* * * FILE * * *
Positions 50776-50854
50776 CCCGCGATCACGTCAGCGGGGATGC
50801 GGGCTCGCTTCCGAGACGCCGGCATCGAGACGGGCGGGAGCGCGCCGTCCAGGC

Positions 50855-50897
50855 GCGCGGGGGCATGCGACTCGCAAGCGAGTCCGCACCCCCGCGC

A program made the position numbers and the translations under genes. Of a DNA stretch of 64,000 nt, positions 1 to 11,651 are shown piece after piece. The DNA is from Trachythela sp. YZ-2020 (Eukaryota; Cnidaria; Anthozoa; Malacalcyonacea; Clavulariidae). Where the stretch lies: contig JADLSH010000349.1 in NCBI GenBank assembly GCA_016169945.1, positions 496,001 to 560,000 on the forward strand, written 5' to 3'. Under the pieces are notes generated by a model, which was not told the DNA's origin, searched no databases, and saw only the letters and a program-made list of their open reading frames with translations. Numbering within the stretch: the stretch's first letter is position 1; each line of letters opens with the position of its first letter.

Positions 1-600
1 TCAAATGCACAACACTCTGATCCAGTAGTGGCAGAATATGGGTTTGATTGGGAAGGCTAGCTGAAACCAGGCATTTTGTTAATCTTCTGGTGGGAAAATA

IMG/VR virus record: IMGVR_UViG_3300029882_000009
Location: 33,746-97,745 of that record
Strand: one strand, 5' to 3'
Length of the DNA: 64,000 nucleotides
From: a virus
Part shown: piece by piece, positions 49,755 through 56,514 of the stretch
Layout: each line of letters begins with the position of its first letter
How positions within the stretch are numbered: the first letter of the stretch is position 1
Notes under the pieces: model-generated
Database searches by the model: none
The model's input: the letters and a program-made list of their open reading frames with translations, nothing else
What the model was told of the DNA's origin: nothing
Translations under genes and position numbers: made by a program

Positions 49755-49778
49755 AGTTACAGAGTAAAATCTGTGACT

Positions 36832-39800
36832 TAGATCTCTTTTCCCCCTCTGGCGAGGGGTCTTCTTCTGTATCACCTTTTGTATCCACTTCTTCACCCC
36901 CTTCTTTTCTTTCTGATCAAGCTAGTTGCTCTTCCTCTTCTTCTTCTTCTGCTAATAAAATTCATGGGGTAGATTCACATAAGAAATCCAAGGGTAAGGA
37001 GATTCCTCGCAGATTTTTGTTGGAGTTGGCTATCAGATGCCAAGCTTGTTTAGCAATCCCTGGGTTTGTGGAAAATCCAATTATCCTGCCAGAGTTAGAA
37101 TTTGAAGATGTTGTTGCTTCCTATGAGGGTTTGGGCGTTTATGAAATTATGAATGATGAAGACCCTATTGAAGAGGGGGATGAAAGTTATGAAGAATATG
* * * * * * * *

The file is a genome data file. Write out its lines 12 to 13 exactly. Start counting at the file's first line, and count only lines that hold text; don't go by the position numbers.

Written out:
Length of the DNA: 64,000 nucleotides
From: a virus